Wow, your message opened so many ways of thinking, but I also think the thought-overflow and swirling-thoughts is one of the outcomes of having a relationship with the narcissist. In some strange way, I feel that this is a positive outcome because it improves our capability of abstract thinking and our understanding of Theory of Mind (e.g. "you think, that he thinks that you think etc etc") because we always think for two people. This is deep intellectual capability and in some strange way I reached a stage when I am happy acquiring this capacity because now I don't employ it in order to improve my strategy of dealing with him (this would be very frustrating because we all know that it's always lose-lose situation) but in dealing with other people in general. Do you agree that there can be certain benefits of relationship with N?
    However, because I don't want to improve my strategy of dealing with him, my question was not posed with the intention of me trying to enforce a change on him, but of him realizing his condition on his own. Namely, I was wandering, if in a staged situation in which he would "spontaneously" discover this writing on his own (thinking that it is without any external influence which would set him in offensive/defensive mode), whether he would be able to recognize the description of himself? It is already mentioned that the Jeckyl/Hyde split is not subconscious process but rather manipulative one. However, I am not sure whether the N is aware that while performing his "original" manipulation he is actually "copying" the textbook pattern of behavior of NPD? So, to reach the moral of my story: are they aware that they have personality disorder? Ah now that I reached to the final question it seems as rather stupid one but I will leave my reply as it is :)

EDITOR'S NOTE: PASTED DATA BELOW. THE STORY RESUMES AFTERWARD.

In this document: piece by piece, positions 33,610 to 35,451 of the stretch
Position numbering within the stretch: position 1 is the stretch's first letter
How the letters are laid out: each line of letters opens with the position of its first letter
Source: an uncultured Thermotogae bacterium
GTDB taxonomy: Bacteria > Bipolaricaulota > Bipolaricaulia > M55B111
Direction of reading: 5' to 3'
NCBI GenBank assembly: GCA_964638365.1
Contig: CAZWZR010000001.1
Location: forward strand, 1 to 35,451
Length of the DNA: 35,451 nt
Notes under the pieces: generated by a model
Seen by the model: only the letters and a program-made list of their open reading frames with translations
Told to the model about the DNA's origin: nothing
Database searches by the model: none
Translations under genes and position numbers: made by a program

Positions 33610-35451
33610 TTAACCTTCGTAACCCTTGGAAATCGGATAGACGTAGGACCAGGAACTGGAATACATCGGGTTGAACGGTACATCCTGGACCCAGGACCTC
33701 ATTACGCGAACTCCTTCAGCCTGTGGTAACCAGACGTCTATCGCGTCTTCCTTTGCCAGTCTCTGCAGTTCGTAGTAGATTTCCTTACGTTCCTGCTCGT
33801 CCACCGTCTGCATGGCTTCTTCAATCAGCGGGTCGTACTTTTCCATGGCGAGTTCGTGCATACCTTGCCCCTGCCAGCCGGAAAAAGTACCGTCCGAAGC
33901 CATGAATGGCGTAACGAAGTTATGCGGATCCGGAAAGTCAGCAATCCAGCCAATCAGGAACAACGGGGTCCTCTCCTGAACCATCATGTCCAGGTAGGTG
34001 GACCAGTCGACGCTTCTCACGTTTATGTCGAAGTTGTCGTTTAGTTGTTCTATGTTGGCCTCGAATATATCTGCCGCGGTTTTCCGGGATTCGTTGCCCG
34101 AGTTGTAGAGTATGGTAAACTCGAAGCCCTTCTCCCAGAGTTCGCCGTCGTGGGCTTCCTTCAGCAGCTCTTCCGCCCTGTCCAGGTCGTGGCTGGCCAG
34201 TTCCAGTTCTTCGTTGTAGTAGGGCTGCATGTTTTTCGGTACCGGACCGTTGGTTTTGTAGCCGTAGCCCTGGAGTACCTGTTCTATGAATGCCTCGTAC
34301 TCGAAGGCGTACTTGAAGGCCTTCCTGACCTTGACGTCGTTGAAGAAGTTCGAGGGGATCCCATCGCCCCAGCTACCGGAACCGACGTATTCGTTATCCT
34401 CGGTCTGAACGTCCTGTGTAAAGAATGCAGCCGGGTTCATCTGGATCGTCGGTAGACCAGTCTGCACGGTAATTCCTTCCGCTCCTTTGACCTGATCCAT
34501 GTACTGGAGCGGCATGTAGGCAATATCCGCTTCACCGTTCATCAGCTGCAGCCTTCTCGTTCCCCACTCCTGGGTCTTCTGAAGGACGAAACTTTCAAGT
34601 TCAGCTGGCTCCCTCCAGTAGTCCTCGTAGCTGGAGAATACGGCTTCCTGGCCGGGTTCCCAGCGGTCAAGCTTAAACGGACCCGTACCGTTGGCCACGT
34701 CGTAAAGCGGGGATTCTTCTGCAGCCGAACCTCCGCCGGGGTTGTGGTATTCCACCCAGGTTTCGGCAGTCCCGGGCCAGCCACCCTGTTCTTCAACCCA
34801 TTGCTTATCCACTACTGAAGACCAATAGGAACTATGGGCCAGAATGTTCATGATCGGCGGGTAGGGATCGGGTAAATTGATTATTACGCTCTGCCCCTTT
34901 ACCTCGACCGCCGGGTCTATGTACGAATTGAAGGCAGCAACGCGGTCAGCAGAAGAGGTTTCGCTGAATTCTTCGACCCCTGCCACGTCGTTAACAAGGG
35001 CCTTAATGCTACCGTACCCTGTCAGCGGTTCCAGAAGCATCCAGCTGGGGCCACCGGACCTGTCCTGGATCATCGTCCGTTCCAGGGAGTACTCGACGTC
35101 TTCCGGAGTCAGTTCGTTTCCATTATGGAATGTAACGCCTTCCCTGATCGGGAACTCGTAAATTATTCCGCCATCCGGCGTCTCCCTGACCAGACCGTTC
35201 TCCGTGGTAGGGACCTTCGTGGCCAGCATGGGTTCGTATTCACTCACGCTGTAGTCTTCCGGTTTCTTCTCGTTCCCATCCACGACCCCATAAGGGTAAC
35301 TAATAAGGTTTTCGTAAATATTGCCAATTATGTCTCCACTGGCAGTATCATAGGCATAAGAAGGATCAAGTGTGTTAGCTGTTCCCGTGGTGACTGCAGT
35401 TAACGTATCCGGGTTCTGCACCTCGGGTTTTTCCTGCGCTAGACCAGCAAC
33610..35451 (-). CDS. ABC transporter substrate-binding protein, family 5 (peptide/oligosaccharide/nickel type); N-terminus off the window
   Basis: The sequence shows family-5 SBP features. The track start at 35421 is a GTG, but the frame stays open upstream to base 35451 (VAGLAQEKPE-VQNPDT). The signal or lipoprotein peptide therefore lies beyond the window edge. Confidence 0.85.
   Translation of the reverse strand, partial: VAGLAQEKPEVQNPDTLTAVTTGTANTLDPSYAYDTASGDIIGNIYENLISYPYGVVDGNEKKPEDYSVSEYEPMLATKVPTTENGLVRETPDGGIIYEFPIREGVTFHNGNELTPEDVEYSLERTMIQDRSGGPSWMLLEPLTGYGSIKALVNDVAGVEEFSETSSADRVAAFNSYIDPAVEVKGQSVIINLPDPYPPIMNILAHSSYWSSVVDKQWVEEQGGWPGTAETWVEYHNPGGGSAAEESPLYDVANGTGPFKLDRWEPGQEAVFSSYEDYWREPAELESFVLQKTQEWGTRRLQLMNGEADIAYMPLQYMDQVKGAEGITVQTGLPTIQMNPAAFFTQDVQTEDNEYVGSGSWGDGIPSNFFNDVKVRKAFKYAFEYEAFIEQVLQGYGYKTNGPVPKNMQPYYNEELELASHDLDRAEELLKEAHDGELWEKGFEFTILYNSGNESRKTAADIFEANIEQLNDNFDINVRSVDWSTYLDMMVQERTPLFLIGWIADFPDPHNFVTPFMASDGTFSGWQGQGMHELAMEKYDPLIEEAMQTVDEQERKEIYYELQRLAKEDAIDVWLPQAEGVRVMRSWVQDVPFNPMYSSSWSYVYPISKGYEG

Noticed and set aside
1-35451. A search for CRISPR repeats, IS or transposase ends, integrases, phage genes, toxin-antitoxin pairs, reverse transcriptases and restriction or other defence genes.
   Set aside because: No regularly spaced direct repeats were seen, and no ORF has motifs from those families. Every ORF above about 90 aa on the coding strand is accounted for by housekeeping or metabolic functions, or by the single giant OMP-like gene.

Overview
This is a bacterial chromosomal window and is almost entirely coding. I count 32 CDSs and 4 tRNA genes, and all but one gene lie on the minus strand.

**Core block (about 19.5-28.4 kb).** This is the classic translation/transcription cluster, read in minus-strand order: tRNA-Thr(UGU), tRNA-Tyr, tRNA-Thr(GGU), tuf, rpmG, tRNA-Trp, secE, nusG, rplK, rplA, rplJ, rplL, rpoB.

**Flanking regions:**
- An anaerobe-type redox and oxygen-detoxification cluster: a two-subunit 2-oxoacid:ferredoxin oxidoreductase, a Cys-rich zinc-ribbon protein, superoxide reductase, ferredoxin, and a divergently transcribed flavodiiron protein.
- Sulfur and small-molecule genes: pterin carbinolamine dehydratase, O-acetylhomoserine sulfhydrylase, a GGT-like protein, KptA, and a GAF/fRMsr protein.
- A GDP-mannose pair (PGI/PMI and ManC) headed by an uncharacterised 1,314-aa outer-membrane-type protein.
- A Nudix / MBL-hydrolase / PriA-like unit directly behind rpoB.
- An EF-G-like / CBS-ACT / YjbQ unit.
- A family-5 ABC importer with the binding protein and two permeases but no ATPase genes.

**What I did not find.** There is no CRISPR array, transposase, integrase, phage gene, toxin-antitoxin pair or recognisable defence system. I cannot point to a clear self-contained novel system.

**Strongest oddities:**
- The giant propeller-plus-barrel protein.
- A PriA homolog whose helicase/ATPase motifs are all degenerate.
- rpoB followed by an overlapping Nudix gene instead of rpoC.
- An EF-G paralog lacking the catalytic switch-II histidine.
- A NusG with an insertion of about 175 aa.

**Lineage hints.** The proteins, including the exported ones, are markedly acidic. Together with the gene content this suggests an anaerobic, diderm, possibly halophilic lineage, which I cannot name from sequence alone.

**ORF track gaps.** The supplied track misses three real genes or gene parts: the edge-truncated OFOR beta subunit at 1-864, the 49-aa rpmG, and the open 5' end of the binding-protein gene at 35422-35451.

One more thing: can you list some of the benefits of having a relationship with N? (I know that ultimately it is catastrophic for one's well-being, but now I have reached a stage when I feel that I am demonizing him just for the sake of protecting my own ego which also seems like immature splitting defensive mechanism, so I just want to keep the realistic picture in the process of my healing)

    It was pleasure talking with you!

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    1. O dear. It looks like I left in the middle of a conversation but I didn't see your reply until someone commented on this post today. You have asked a very complicated question and it deserves some serious thought.

      Most people who are not 'narcissistic' are very concerned about "demonizing" the narcissist. It can actually be a stumbling block in our healing process if we're afraid of being angry or judgmental. We may still be censoring ourselves out of respect for someone who had little enough of that for us, right?

      What I've experienced with people online is that our anger, judgement, blame and even desire for revenge is simply part of the process. We get our feelings moving. We stand up for ourselves and our self-respect. As time goes on, we move towards the center balance again, our anger spent. Our desire for revenge absent.

      As far as benefits to the narcissistic relationship? Well, that's so subjective and entirely dependent on the degree of abuse, violence, mistreatment people experienced. If children were involved, I daresay most people are loath to see 'benefit' because of the life-long impact a narcissistic parent can have on their child. If someone was in a "mildly" narcissistic relationship and wasn't traumatized or hurt too badly, there may be benefits. That would be a tough topic to introduce to people who've never recovered their ability to trust again, though.